SoCal's Cytori Pink Slips 50% of Workforce in Restructuring
September 5, 2017
By Alex Keown, BioSpace.com Breaking News Staff
SAN DIEGO – Cytori Therapeutics is terminating half of its employees a little more than one month after its late-stage cell therapy to treat scleroderma failed to achieve statistical significance for both the primary and secondary trial endpoints.
As the company looks to move forward following the employee reduction, leadership said it has several options including a sale of some or all of its assets, or merging with another company.
Cytori shares plunged more than 50 percent after the company announced the Phase III trial failure in July. Now the Southern California-based company is undertaking a corporate restructuring that includes the job terminations. The company said the reductions will help reduce quarterly operational cash burn as it aims to move forward its scleroderma program. Shares are trading at 38 cents as of 9:53 a.m.
Marc H. Hedrick, Cytori’s president and chief executive officer, said the company’s top need is conserving capital and protecting shareholder value. That focus lead company leadership to making the terminations. Additionally, Hedrick said the company has engaged TAP Advisors to evaluate “several potential opportunities the company has that could enhance our ability to create value for stockholders.”
Hedrick said the executive team and TAP Advisors will look at all of the options to keep the company moving forward. Other options include a reverse merger, a business combination or a sale, license or disposition of corporate assets. The company could also look at other opportunities to raise capital, Cytori announced.
In July, Cytori’s Habeo Cell Therapy platform did not reach statistical significance at 24 or 48 weeks by showing improvement in the Cochin Hand Function Score between patients receiving the cell therapy and placebo. Trial data did show clinically meaningful improvements in the primary and secondary endpoints of both hand function and scleroderma-associated functional disability, for Habeo treated patients compared to placebo, in a subgroup of patients with diffuse cutaneous scleroderma, the company said. Scleroderma is a rare and chronic connective tissue disease generally classified as an autoimmune rheumatic disorder. An estimated 300,000 Americans have scleroderma, about one-third of whom have the systemic form of the disease, known as systemic sclerosis (SSc), according to company data.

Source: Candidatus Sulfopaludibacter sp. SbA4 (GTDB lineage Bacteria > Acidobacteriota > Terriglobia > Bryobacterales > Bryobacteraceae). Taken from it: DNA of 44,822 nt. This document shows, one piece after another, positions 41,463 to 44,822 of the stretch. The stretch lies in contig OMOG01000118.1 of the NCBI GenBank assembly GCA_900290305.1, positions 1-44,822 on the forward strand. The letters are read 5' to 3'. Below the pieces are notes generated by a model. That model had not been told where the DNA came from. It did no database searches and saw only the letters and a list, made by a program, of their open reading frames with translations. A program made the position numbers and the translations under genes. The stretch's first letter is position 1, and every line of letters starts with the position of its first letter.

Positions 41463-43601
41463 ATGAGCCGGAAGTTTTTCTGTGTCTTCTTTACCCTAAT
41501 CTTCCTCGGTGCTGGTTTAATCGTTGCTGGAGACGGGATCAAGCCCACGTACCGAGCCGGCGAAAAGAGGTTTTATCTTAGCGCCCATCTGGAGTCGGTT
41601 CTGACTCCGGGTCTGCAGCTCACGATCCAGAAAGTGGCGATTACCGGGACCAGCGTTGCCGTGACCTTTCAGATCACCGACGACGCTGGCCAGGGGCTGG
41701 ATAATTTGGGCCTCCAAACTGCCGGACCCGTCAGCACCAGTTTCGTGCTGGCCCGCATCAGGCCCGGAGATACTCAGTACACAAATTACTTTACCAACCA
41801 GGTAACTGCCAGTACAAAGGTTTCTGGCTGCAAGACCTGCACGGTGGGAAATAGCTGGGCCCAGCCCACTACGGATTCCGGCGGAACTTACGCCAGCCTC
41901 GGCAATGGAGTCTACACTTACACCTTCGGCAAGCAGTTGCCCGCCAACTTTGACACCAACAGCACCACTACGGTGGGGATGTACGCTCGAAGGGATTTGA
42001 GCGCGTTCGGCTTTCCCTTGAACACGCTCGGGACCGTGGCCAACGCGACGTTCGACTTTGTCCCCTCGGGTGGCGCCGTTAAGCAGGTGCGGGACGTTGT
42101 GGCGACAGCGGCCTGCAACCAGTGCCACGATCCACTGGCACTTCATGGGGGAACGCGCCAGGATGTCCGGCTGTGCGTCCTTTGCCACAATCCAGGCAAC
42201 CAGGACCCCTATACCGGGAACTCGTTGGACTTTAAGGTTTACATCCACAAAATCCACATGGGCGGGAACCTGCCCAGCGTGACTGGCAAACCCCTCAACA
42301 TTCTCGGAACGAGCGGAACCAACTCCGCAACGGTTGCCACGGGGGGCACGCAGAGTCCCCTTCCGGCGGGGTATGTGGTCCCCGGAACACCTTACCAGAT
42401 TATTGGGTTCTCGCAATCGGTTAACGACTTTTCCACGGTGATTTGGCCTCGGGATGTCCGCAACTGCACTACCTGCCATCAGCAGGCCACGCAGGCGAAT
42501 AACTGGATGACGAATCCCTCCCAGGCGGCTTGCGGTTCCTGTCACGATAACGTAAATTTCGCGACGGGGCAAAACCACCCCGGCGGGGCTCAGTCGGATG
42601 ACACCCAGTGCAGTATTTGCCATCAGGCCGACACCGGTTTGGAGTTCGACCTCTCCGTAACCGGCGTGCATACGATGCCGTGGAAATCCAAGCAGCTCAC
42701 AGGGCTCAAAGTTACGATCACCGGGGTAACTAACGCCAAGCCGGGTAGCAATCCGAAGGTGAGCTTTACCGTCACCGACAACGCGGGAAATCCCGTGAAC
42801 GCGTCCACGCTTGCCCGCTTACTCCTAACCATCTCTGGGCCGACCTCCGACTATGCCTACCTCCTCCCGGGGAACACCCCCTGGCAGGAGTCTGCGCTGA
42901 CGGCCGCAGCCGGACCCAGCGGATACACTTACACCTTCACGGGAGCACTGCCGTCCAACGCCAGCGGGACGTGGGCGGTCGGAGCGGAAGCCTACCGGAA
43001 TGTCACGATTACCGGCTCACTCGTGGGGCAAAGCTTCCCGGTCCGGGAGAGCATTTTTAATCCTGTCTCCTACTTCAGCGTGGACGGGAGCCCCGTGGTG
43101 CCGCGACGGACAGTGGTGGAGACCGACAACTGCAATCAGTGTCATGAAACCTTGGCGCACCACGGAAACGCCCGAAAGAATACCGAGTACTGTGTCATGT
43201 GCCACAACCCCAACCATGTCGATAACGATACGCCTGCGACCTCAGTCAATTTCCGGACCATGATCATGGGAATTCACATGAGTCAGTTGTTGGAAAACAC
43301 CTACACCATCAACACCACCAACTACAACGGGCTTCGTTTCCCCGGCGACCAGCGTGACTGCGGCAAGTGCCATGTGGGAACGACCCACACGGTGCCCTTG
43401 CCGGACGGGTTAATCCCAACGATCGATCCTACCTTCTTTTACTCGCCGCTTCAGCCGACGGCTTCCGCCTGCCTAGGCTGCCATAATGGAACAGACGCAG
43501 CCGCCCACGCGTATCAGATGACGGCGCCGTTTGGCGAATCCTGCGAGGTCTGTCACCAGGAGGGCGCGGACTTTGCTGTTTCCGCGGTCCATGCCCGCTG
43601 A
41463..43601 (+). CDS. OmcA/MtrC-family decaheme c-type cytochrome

Cytori’s cell therapy platform is designed to harness the attributes of adipose-derived regenerative cells (ADRCs), which are living cells that are present in an adult human’s own adipose tissue. Habeo Cell Therapy is a suspension of ADRCs that are manufactured from a single lipoaspirate (material removed via liposuction, a procedure in which fat is removed from under the skin by suction). The process concentrates ADRCs intended for autologous re-implantation subcutaneously into the digits, according to company data.
In May, the company said it was looking to restart production of a nanoparticle-based oncology pipeline it acquired from Azaya Therapeutics at the beginning of the year. In clinical trials, ATI-0918 demonstrated bioequivalence to the reference drug for doxorubicin in Europe, which is marketed by Johnson & Johnson as Doxil and Caelyx.
In April, Cytori received approval from the U.S. Food and Drug Administration for an Investigational Device Exemption for a pilot clinical trial to evaluate Cytori Cell Therapy in patients with thermal burn injuries. The trial will be a continuation of the company’s research under its contract with the Biomedical Advanced Research and Development Authority (BARDA), a division of the U.S. Department of Health and Human Services.